“Hey, I take daily backups”, reason #3 below, seems to go-to safety mantra when discussing disaster recovery (DR). The purpose of having a DR in place is obvious – to recover from disastrous events that can impact business continuity. In practice, most organizations have neither thought about nor planned for disasters.
A DR strategy should be laid out the at the time of planning the infrastructure layout. Would you take the delivery of your car before it is actively covered under insurance?
The good news is – even if you hadn’t done it then, you can still plan now. More on that coming up. For now, let’s jump into the reasons you give yourself for not having an effective DR strategy.
Reason 1: “Disaster won’t strike me, why should I spend on additional infrastructure?”
This is probably the most popular reason, with reasons that come in the following variants:
- Budgetary constraints
- Negotiations that sacrifice DR to reduce TCO
- History as proof for the future (it’s worked fine for the past 3 years!)
There are many more variants of this – basically, all of these reasons consider that failures only happen to older hardware systems or systems that aren’t hosted properly. None consider the fickle nature of electronics & components.
Reason 2: “I trust my data center provider”
Many years ago, I read in a book – ‘Trust in God, but lock your car’. That applies to your IT infrastructure also. Just because your IT infrastructure is hosted or co-located at a data center, that doesn’t automatically mean that your data is secure. Data centers offer redundancies for utilities – electricity, internet, etc, but the data is solely your responsibility.
Hardware manufacturers build redundancies into their products – multiple CPUs, RAM & other components. After all, electronics isn’t perfect & hardware does fail.
Unfortunately, when competing for business, data centers do not make this particular distinction obvious. We routinely hear stories from clients having data center-hosted servers where data corruption caused by hardware failures has led to days, if not days of weeks, of data loss & downtime.
Reason 3: “We take daily backups”
You’re taking regular backups. Great! That is definitely the first step toward disaster recovery. In reality, this is not an effective disaster recovery plan. Should disaster actually strike, this plan expects the entire IT team to scurry about & reload all data from a backup system while business users wait for their systems to become available. And, what if the backup drives themselves are inaccessible in case of floods or earthquakes? Worse still, what if the data center isn’t accessible, so there’s nowhere to load the backups into!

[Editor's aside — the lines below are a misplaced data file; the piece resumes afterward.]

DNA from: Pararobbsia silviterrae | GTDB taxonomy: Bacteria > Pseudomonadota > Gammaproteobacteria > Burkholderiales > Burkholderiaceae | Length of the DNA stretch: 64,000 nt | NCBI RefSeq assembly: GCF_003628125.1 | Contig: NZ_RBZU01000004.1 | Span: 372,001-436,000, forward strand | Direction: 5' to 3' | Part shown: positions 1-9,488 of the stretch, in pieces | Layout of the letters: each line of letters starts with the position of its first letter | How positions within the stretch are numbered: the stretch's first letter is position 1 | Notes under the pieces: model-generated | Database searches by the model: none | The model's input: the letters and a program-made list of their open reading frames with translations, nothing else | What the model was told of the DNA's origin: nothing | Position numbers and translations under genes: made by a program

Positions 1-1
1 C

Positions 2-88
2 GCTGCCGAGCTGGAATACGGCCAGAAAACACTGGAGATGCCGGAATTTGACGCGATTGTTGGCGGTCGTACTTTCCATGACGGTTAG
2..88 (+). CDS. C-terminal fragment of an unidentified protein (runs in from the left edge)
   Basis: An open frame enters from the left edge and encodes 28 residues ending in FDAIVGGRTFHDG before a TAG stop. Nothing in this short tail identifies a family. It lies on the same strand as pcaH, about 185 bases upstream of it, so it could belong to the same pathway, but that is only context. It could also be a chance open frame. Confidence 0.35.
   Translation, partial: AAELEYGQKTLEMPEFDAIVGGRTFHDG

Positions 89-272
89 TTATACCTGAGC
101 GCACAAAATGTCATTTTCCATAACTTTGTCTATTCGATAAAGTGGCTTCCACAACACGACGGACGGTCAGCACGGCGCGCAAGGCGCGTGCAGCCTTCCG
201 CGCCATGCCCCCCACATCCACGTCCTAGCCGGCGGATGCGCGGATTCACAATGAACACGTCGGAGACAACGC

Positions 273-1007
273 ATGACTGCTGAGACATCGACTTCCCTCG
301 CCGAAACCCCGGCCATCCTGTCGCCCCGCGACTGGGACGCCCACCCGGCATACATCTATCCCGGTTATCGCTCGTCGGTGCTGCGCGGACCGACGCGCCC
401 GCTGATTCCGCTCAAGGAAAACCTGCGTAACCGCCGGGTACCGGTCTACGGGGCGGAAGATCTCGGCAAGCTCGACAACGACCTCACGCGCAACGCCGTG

The reasons this cannot be your go-to strategy:
- Backup drives are prone to corruption
- It assumes that the people responsible for backups will actually do it daily (making the process human dependent)
- It assumes backup drives are alive, well & accessible
- It assumes that your hardware infrastructure has not failed, and is available into which data can be restored
- It assumes that the location of the servers is still accessible (which it won’t be in case of floods, earthquakes & even electricity blackouts)
This isn’t an assault on backup drives – they do serve their purpose. Instead, this is a list of practical learnings that we have come across over time as clients. Probably one of the worst instances we encountered was when an employee responsible for taking daily backups decided to stop the task without telling anyone, and the company lost 6 weeks of data due to a data corruption on their servers.
Reason 4: “We have high availability infrastructure”
We have seen data center vendors mislead clients into believing that setting up (and paying for) a high-availability (‘HA’) infrastructure means they will not require a DR site.
First, having a highly available infrastructure is not a disaster recovery plan. It is an optional, parallel infrastructure that can be enabled when the primary infrastructure succumbs to failure for any reason.
Secondly, typical HA infrastructure options are typically provided within the same data center, and what’s worse these days – within the same server!
We spend a lot of time explaining the difference to clients – who have been sold such ‘HA’ infrastructure by consulting companies. Just because a consulting company recommends a solution, that doesn’t automatically become the smartest option – clients need to apply their own common sense.
In reality, Disaster Recovery Planning (DR in popular terminology) is, more often than not under-addressed and under-planned, if not totally overlooked. Disaster recovery planning is all about planning for redundancies. There is nothing worse than trying to restore data from a corrupt drive or trying to locate compatible hardware when the dispatch team keeps calling for access to the systems.
In the next part, we will examine a case study with a client who did have a DR, but the need was under-addressed. And in the last part of this blog series, we will review the best practices of setting up & maintaining a DR site.